A look at the life of the cold-blooded killer of Russia’s envoy to Turkey.
Mevlut Mert Altintas, 22, had been a Turkish police officer in the capital Ankara all his working life. On a freezing winter evening on Monday, he walked out of room number 214 in a hotel in the Cankaya district of the city after shaving and putting on a suit. The hotel room had been booked on Dec. 14 and he had checked in on Sunday.
Carrying a total of 75 bullets in three magazines and also in his pockets, Altintas made his way to the Contemporary Arts Center exhibition hall in Ankara, just meters from his hotel. He did not go through the metal detector security check. After being told to do so he flashed his police ID and was waved through.
As Russian ambassador to Ankara Andrei Karlov was giving the opening speech to inaugurate a photo exhibition of Russian landscapes, Altintas lurked behind, away from the other vernissage guests, listening attentively.
At 7:05 p.m., Altintas produced a gun and fired into Karlov’s back. The ambassador flinched in pain and then crashed to the ground on his back. Altintas fired four initial shots into his back and another five when the ambassador fell to the ground.
Police later entered the exhibition center and after a 15-minute shootout, Altintas was fatally shot at 7:42 p.m.
What prompted a young policeman with no previous criminal record to commit a crime that, whatever its consequences, will forever be remembered in history?
Altintas hailed from the quiet town of Soke in Aydin province in western Turkey where he went to school. “He was a pleasant, cheerful boy. He caused no harm or discomfort to anyone,” a teacher from his school in Soke, who was not named, told the Hurriyet daily.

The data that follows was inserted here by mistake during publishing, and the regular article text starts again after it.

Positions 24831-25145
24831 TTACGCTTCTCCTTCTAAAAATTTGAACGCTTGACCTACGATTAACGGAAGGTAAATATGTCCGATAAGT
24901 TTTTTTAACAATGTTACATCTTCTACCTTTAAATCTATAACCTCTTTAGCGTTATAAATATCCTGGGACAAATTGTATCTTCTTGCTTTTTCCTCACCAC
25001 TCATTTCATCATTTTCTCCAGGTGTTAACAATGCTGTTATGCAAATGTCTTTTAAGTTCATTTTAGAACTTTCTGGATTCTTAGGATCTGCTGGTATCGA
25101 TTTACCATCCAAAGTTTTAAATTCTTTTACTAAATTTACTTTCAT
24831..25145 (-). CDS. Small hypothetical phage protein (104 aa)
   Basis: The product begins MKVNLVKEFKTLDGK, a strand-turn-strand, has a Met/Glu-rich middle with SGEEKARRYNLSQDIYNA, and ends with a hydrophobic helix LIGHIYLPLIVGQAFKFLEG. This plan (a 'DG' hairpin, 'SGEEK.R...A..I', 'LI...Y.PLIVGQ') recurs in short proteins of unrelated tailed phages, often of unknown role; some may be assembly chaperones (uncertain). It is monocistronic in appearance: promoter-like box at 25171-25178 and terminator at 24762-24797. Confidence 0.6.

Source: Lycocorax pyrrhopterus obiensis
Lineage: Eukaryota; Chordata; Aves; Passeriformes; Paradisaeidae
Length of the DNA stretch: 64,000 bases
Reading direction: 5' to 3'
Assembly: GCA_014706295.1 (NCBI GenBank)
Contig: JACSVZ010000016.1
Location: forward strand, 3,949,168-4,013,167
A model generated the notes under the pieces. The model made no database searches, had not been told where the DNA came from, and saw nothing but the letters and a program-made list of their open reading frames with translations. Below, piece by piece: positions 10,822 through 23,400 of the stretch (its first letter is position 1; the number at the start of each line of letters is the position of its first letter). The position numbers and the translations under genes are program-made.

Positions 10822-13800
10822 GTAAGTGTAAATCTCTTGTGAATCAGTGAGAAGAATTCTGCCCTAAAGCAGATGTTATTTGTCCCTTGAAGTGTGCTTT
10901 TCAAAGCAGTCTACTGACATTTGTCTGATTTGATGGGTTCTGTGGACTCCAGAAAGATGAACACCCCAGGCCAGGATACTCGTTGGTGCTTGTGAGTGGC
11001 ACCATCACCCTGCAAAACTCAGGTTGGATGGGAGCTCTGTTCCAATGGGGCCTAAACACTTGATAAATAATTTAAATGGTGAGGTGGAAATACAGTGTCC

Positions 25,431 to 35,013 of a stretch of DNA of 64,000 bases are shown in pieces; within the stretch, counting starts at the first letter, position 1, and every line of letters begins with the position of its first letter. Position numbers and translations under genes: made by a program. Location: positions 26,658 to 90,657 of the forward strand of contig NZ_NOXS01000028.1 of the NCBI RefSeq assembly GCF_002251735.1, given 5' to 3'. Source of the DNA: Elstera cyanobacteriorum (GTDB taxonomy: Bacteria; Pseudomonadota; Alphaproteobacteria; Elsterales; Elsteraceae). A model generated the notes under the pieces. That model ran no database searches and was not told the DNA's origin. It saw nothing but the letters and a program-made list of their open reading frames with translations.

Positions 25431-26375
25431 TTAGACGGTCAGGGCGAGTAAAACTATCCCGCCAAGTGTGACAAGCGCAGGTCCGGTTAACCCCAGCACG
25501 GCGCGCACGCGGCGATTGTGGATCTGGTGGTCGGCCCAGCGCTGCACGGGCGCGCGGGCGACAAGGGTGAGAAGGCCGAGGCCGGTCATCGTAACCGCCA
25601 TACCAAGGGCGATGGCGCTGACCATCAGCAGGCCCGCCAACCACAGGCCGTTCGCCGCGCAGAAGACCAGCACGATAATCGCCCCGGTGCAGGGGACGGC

He attended a special school for training future policemen and then joined the Ankara anti-riot police—the Cevik Kuvvet in Turkish—in 2014. According to the Hurriyet daily, he had provided protection for Turkey’s President Recep Tayyip Erdogan eight times since summer this year.
For the Turkish authorities, the motivation for the crime is becoming more and more clear—that he was linked to the group of U.S.-based preacher Fethullah Gulen blamed for the 2016 failed putsch bid against Erdogan.
According to Turkish media, Gulen-related books were found at his home and he is also alleged to have attended a Gulen-backed cramming school [dershane in Turkish] in 2014 to help with exams.
A dozen people, including his closest family, have so far been detained over the murder with the authorities actively checking their possible links to Gulen.
Gulen has denied any links to both the coup and the assassination.
The Sabah daily said among those detained was Suleyman Ergen, a so-called “imam” or senior agent of Gulen who had taught Altintas at the Rustu Unsal police academy in Izmir. According to the state-run Anadolu news agency, Altintas had taken two days sick leave on the day of the July 15 coup. It remains unclear what he did on his days off, it added.
He also called in sick complaining of stomach pains on Monday—with a note from the same doctor.
But Russia, which has sent a team of 18 investigators to Turkey, have urged the authorities not to leap to hasty conclusions and said it is too early to say who was behind the murder.
Altintas shouted “Allahu Akbar” and “Don’t forget Aleppo” as he waved his gun around at the cultural center.
While relations between Turkey and Russia had improved drastically in recent months, there had been angry demonstrations in the country over Moscow’s support of President Bashar al-Assad in Syria. According to Anadolu, Altintas’ body is at a morgue in Kecioren outside Ankara and the autopsy has been completed. So far, no one has come forward to claim his body.